Sick Baby Syndrome
I grew up in a home full of people who turned into big, whiny crybabies when sick. And I am a proud card-carrying member of the sick baby club.
I loved being sick as a kid. It meant holing up in my parents’ huge bed while they were at work, full control of the TV remote and meals in bed.
And best of all, it meant endless attention given to my infinite grimaces, moans and whines. A deep sigh was sure to bring a kiss on the forehead. A loud enough cough earned me another day at home watching “Brady Bunch” reruns and “The Price Is Right.”
If you can handle the occasional puke session, getting sick as a kid is a pretty sweet deal. As an adult, getting sick stinks!
Now that I’m an adult, the first few days of any new ailment are inevitably spent sucking it up at the office. I lie to myself, force myself to forget the last time I went to work sick, telling myself that this time my work friends will help me heal.
Wrong! Suddenly, the folks whom I spend more time with than my own family — the folks whom I gab with, grab lunch with, make impressions of my boss with — treat me like a leper.
“You’re sick?” a co-worker will ask as I wipe my runny nose. I will look up at my work friend, doe eyes filled with hope, thinking maybe this friend will take care of me, baby me.
“Ew. Then stay away from me.”
All those years of being in the trenches together are over with a single sneeze. No one puts his hand on my forehead to check my temperature. No one offers to rub vapor rub on my chest. Sure, that might be cause for a sexual harassment lawsuit, but I’m sick, goshdang it! And it would be nice if someone offered.
Once my work buddies let me down, I end up doing everyone a favor and take the next few days off work. But even staying at home isn’t nearly so cool as it was as a kid.
I don’t get to upgrade to the big adult bed, because now I own the big adult bed. Sure, I get full control of the remote control, but no one is home to pick it up for me when I inevitably drop it off the bed or lose it in my pile of pillows. And could someone please tell me where I can find a “Brady Bunch” rerun? And don’t even get me started on Drew Carey as the host of “The Price Is Right”!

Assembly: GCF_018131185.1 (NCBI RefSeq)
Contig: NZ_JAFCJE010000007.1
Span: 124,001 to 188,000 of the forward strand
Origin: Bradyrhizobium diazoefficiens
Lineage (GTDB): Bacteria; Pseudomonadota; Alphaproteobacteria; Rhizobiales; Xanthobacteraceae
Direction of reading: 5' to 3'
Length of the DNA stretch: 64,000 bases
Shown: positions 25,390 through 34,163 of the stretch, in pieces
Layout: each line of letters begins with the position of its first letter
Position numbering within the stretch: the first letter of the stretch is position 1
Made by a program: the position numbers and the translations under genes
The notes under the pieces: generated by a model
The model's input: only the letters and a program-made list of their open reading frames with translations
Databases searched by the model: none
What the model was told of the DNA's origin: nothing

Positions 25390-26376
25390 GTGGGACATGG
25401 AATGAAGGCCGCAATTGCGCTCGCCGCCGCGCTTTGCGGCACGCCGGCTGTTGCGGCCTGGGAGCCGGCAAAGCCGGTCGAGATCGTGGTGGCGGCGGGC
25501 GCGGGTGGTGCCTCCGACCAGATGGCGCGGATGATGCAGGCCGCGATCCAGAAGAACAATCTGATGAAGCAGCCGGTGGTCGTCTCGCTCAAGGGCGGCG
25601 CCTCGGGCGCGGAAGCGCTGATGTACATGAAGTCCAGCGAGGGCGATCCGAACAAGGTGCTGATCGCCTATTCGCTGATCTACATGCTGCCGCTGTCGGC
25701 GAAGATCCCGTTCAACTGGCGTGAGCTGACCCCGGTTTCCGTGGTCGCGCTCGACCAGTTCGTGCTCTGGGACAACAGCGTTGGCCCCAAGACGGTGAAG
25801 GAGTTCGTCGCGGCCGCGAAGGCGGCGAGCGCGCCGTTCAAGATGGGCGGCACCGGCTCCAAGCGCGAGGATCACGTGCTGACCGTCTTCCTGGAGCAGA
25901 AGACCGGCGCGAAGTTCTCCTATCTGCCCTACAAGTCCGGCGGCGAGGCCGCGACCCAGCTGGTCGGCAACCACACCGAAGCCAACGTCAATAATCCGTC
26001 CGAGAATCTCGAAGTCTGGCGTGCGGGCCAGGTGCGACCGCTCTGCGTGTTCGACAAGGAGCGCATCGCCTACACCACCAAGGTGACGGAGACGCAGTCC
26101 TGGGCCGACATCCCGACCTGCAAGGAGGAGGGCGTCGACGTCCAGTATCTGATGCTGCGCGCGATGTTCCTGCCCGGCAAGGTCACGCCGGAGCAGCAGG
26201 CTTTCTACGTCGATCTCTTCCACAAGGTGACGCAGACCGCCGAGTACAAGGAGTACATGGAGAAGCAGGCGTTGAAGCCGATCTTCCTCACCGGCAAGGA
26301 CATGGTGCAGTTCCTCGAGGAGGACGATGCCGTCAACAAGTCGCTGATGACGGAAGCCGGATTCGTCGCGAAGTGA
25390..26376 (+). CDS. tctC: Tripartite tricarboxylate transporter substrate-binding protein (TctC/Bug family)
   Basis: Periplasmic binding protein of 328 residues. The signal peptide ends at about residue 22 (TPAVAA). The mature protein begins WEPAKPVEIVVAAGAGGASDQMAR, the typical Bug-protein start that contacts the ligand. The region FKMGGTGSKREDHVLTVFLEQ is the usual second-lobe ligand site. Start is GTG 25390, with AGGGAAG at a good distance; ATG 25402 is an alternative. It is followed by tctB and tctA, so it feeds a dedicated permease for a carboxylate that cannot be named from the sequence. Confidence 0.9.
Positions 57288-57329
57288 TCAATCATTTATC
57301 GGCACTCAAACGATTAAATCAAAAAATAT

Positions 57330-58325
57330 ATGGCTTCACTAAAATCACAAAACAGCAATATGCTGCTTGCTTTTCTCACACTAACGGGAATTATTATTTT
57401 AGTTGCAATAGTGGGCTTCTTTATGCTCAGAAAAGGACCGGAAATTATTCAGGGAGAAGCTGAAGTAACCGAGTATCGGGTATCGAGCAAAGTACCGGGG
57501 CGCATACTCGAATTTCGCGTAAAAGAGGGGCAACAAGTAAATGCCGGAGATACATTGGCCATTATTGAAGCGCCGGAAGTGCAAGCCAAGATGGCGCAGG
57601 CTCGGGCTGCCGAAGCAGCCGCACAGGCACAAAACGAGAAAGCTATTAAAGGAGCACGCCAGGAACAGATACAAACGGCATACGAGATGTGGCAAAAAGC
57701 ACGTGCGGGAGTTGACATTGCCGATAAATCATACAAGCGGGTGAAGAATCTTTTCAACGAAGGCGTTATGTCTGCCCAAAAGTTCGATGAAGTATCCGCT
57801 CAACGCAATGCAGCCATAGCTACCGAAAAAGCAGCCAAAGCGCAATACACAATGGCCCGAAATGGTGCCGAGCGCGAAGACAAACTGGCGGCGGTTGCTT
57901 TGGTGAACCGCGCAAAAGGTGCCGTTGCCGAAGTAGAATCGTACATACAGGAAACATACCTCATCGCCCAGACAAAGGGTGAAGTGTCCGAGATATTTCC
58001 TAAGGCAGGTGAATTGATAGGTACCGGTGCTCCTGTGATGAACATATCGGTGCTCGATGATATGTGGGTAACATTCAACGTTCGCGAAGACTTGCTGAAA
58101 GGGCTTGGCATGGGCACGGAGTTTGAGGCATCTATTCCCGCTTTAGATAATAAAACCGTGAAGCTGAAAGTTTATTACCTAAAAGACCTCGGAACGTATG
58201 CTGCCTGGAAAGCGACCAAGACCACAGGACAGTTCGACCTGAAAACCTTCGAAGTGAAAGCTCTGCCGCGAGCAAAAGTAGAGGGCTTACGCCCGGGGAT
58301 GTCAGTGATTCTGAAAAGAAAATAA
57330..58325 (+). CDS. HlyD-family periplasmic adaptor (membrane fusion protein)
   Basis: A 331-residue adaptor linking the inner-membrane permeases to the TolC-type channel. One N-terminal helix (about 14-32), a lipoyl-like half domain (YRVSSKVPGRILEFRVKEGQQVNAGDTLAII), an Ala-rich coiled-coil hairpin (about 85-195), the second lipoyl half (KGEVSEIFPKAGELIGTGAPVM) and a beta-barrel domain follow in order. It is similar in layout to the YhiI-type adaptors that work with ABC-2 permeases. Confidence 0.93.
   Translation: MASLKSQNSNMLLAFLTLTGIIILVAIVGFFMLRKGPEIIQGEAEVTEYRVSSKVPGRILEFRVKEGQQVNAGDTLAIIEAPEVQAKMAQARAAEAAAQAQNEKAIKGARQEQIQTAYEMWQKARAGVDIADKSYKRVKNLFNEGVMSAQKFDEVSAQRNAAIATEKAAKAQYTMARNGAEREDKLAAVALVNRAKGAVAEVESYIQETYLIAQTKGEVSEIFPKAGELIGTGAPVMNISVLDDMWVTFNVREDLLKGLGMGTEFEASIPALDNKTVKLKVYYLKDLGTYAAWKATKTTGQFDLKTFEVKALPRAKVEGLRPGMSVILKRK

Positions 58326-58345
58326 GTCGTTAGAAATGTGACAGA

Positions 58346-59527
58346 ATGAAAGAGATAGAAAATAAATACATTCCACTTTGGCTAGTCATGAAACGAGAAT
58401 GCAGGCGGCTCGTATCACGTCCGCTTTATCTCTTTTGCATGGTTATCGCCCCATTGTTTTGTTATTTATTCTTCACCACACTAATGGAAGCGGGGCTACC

The worst part about being sick as an adult is no one is around to play nurse to my big sick baby syndrome.
When I’m sick, I want to be babied, dang it! I want someone to rub my feet. And bring me a hot compress. And tuck me in. And kiss my forehead. And interpret my pantomimes when my throat hurts too much to talk. And wash out the bins I puke in. And stroke my hair. And constantly change the thermostat. And say, “Poor, poor baby.” Is that so much to ask? I mean, really. Is it that much?
Now, this may come as a shock to you, but I’m feeling a little under the weather. I’m currently at home, sick, writing this column from a bed that I have been in so long that the sheets have congealed to my skin. I mention this just in case any reader out there wants to come over and take care of me. And find my lost remote control.
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